Recon Marines from 1st Recon Bn conducted the first combat jump by Recon Marines since the Viet Nam war.  The Recon Marines jumped into Western Iraq  using a HAHO (High Altitude High Opening) parachute insertion. There were 3 parachute inserts conducted by Recon during Viet Nam, so it’s been quite a while since jumping has been used in combat operations. The full run down of the operation is below as reported by Sgt. Nathan K. LaForte of the 3rd Marine Aircraft Wing on Aug. 10, 2004.


AL ASAD, Iraq(Aug. 10, 2004) — Six recon pathfinders from 1st Reconnaissance Battalion, 1st Marine Division, recently jumped into the Iraqi night sky and into history from a Marine KC-130 Hercules cargo plane belonging to the joint Marine Aerial Refueler Transport Squadrons 234 and 352, Marine Aircraft Group 16, 3rd Marine Aircraft Wing.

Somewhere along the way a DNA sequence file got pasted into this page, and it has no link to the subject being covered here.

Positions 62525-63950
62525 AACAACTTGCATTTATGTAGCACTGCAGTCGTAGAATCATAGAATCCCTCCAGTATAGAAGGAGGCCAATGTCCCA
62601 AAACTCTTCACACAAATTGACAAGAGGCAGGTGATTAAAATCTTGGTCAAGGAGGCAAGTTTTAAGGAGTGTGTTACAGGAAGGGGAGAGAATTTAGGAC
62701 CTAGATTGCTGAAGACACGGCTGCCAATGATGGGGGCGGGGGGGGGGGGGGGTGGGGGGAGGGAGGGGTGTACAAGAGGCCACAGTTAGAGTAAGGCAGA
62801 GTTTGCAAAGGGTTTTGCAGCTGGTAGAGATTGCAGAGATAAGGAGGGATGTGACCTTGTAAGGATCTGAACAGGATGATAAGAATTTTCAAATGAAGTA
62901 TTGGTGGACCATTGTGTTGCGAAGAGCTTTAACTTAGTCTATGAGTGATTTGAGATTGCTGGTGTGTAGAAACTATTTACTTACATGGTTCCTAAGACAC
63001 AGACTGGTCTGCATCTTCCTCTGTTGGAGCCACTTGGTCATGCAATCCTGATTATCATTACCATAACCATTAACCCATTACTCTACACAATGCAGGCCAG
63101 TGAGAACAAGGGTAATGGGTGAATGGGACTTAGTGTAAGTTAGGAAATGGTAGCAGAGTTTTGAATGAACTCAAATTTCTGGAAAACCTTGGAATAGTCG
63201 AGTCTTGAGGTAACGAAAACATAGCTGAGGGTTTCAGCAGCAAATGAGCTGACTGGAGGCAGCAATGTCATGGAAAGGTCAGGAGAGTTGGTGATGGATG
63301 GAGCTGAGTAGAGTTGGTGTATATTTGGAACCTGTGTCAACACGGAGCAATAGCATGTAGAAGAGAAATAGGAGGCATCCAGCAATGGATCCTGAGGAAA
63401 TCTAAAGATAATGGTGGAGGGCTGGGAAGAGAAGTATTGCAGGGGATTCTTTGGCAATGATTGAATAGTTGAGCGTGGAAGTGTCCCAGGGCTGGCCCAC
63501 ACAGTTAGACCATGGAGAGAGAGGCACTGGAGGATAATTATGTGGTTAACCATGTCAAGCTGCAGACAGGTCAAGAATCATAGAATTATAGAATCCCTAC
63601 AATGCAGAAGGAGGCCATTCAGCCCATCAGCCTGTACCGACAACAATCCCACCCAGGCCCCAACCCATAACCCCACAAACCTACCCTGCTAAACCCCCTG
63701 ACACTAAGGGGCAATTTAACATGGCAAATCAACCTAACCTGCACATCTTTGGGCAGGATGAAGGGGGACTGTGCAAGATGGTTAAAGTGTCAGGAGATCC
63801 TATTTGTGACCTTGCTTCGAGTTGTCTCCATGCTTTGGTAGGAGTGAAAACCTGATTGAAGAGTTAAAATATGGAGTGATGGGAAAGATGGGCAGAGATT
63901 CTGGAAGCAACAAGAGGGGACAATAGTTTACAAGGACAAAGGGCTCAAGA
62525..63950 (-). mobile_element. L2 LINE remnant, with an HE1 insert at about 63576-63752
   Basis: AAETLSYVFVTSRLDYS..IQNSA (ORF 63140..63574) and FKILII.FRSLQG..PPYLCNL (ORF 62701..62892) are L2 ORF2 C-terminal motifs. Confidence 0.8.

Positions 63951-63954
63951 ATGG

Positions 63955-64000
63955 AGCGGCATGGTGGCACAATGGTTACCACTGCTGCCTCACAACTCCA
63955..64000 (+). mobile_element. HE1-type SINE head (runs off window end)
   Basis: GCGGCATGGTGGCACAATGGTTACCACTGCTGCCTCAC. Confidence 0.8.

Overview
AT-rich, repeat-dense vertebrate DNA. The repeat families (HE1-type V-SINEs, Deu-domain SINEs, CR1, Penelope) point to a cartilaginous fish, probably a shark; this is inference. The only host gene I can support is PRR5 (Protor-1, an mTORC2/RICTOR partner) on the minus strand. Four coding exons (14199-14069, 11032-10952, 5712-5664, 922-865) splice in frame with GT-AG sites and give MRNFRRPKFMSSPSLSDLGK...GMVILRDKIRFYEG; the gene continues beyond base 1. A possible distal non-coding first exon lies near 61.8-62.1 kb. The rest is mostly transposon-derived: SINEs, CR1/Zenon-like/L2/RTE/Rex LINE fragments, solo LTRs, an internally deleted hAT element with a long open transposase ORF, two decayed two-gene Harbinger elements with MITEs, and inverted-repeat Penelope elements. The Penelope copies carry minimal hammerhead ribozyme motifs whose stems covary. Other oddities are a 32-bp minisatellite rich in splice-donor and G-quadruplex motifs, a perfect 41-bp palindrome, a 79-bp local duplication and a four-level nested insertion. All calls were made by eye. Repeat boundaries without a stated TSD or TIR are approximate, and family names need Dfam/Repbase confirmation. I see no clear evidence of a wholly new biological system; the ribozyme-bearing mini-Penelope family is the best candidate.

The high altitude high opening jump took place in western Iraq, July 23.

Although reconnaissance Marines have religiously practiced air insertions time and time again, they have been virtually nonexistent in combat. According to Headquarters Marine Corps historical reports, the last combat airdrop a Marine Corps unit successfully performed was nearly 35 years ago.

The first was on June 14, 1966 during the Vietnam War. A small team of recon Marines made the low altitude night jump determined to quietly insert and set up an observation point within enemy territory. The team made it to the ground with only one small injury and was later extracted.

The jump was hailed as a success by most involved and the combat jump was accepted as a viable means of placing Marines in hostile areas.

The second, on Sept. 5, 1967, almost killed the combat airdrop idea for the Marine Corps. A group of nine Marines jumped into the night sky for a supposed 700-foot elevation drop. Because of mechanical malfunctions with the plane, the Marines unknowingly jumped from around 1500 to 2000 feet.